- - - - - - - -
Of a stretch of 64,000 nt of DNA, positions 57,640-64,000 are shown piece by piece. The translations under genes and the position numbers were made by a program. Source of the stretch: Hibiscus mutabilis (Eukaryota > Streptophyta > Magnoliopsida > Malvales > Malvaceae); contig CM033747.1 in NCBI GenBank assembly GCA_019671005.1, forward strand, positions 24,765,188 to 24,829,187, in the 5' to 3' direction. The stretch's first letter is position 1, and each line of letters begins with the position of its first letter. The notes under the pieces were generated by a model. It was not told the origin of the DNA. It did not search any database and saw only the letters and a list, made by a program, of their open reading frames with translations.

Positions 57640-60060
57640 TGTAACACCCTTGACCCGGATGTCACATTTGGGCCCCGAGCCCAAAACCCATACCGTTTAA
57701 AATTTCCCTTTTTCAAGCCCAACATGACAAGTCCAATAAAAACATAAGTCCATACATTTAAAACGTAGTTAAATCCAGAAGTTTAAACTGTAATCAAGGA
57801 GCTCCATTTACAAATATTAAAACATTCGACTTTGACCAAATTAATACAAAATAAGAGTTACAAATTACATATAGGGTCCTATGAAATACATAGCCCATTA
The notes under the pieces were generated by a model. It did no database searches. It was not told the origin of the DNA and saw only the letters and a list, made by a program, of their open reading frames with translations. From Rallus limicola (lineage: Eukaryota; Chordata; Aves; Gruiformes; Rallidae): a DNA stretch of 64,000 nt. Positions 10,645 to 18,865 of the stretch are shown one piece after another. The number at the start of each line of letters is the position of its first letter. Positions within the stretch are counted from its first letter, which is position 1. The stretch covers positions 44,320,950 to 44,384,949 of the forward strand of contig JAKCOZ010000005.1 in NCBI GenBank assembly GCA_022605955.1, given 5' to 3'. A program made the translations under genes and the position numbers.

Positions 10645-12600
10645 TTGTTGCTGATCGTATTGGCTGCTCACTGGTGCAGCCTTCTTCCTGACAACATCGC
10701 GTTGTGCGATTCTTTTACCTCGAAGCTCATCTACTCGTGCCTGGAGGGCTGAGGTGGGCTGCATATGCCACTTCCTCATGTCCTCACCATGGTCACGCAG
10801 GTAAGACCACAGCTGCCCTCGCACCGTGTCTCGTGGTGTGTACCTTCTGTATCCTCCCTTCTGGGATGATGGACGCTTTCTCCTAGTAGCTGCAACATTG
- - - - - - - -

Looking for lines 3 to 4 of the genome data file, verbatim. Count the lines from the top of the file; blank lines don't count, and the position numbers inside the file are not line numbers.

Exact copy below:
57640 TGTAACACCCTTGACCCGGATGTCACATTTGGGCCCCGAGCCCAAAACCCATACCGTTTAA
57701 AATTTCCCTTTTTCAAGCCCAACATGACAAGTCCAATAAAAACATAAGTCCATACATTTAAAACGTAGTTAAATCCAGAAGTTTAAACTGTAATCAAGGA